Index Insider: Generative AI Means There Won’t Be a Steady State in IT Projects

Hello. This is Alex Bakker and Dennis Winkler with what’s important in the IT and business services industry this week.
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We recently completed our ISG Buyer Behavior Study on the insurance industry. In it, we interviewed 120 senior IT and business leaders about their technology and business objectives, challenges and plans.
While it may not be particularly surprising at the end of 2023 to say that AI will be a disruptive force, the data from this study highlights a particularly interesting duality: IT departments need AI to "keep the lights on" and need AI to innovate. (See Data Watch)
When we asked insurance companies about the status of different technology transformation initiatives, they said they are moving two major categories into steady state – cloud migration and training. More companies have pushed these two kinds of initiatives into steady state since our study last year as they have needed to shift project time and budget into more transformative or innovated technologies.
We also found that insurers are investing in exploratory initiatives for generative AI and automation/AI/ML. In last year’s study, companies reported that their automation and AI initiatives were mostly in the "work in process" phase, with only 19% saying they were doing exploratory work. Generative AI was not even a choice in last year's study.


AI Will Disrupt Steady State Initiatives Chart

What's the Point?
The advent of generative AI has significantly disrupted the "art of the possible,” and companies are only beginning to take into account the new capabilities that generative AI will bring to the table. We expect that, as these exploratory initiatives mature, spending on other projects will be reevaluated in light of new capabilities.
Our research on applied generative AI indicates that code generation and pair programming are early applications of generative AI. There is also evidence that the advancements in natural and fluent conversational systems powered by generative AI will significantly impact employees in call centers and sales functions.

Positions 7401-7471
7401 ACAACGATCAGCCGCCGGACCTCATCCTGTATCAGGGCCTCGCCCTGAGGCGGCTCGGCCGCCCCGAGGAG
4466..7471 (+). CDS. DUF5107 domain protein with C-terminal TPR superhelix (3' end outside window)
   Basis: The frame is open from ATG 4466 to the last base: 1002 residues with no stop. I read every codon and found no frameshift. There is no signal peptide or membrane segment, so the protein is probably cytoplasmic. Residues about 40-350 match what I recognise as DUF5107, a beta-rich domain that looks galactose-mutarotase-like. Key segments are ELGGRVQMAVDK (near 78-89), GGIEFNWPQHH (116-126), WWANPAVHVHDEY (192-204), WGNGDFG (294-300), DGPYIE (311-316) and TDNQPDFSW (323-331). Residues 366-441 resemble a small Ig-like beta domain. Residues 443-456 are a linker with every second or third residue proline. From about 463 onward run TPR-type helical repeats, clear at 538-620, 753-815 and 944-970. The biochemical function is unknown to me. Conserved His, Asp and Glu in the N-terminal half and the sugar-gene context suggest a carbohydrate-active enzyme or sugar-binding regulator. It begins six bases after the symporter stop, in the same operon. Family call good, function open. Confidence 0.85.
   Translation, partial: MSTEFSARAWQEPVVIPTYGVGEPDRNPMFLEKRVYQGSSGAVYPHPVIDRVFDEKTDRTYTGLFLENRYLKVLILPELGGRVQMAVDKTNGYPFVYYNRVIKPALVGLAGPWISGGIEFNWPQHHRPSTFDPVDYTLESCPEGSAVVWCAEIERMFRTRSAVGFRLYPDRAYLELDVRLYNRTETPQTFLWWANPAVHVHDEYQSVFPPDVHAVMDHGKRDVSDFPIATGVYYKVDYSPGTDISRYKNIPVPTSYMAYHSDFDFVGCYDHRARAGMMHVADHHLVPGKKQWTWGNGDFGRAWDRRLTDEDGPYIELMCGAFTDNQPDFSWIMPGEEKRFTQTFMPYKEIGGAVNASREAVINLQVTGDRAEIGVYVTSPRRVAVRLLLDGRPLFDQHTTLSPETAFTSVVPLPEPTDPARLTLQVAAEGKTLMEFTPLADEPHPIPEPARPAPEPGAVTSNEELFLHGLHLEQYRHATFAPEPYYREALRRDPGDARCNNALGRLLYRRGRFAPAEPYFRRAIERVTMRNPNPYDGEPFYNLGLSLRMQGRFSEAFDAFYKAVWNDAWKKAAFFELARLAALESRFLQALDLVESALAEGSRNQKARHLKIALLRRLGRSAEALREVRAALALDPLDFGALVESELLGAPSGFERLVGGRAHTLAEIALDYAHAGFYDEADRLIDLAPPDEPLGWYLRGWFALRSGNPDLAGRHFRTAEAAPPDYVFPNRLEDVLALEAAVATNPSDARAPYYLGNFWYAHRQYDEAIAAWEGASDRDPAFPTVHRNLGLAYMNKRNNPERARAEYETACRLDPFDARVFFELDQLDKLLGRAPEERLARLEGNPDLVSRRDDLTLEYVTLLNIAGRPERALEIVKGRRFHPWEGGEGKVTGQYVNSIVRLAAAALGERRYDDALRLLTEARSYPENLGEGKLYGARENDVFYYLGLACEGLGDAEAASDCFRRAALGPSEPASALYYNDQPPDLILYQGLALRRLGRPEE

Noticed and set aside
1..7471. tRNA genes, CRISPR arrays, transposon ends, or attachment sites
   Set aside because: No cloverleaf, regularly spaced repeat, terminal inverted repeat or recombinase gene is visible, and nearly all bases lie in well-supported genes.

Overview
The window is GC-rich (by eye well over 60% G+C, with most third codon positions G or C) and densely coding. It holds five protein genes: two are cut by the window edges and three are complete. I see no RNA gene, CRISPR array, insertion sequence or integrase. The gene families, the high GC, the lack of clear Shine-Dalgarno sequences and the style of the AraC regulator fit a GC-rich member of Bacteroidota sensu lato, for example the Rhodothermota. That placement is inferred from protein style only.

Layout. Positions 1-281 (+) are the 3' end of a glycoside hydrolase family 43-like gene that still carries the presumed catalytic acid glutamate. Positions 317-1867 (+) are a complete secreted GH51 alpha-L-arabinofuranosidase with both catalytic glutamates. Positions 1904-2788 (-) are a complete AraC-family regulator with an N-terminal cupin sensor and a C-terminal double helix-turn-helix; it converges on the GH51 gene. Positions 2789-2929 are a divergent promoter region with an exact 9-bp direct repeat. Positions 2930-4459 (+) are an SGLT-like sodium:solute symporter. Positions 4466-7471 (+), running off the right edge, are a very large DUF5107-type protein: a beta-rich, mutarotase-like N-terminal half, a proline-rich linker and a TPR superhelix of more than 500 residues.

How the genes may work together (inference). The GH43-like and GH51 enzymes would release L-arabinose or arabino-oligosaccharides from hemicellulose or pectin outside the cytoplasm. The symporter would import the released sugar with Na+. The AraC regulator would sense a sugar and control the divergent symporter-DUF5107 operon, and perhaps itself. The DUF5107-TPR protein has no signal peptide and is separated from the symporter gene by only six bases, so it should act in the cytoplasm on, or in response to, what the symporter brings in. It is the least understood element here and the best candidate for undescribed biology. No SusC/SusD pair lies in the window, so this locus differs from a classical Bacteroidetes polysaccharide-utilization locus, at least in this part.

The insurance industry, in this case, is likely a microcosm of the larger market. About a third of respondents to the ISG Buyer Behavior Study on the insurance industry say they are moving cloud computing, training and employee support initiatives to steady state, but we expect generative AI will impact both the capabilities of the technology and the economics of those projects to such a significant degree in the next two years that every decision about active projects will need to be completely re-assessed. In short, we don't expect to see a steady state for a long time.


About the authors

Alex Bakker

Alex Bakker

Alex leads the Primary Research Team where he focuses on study design, panel research, and interview based research for ISG. In addition to leading the Primary Research practice at ISG, Alex also serves as the lead analyst on provider pursuit effectiveness, and helps IT service providers understand how they can improve performance in the competitive process. 
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Dennis Winkler

Dennis Winkler

Dennis Winkler is a Director in the ISG Insurance industry vertical. With more than than 25 years of experience as a business process and technology consultant, he has advised hundreds of companies on their sourcing strategies, including establishing shared service centers and outsourcing relationships around the globe. Dennis has worked with numerous insurance clients, including AIG, Chubb, Transamerica, ING/VOYA, CNO, Global Atlantic, Assurant and others.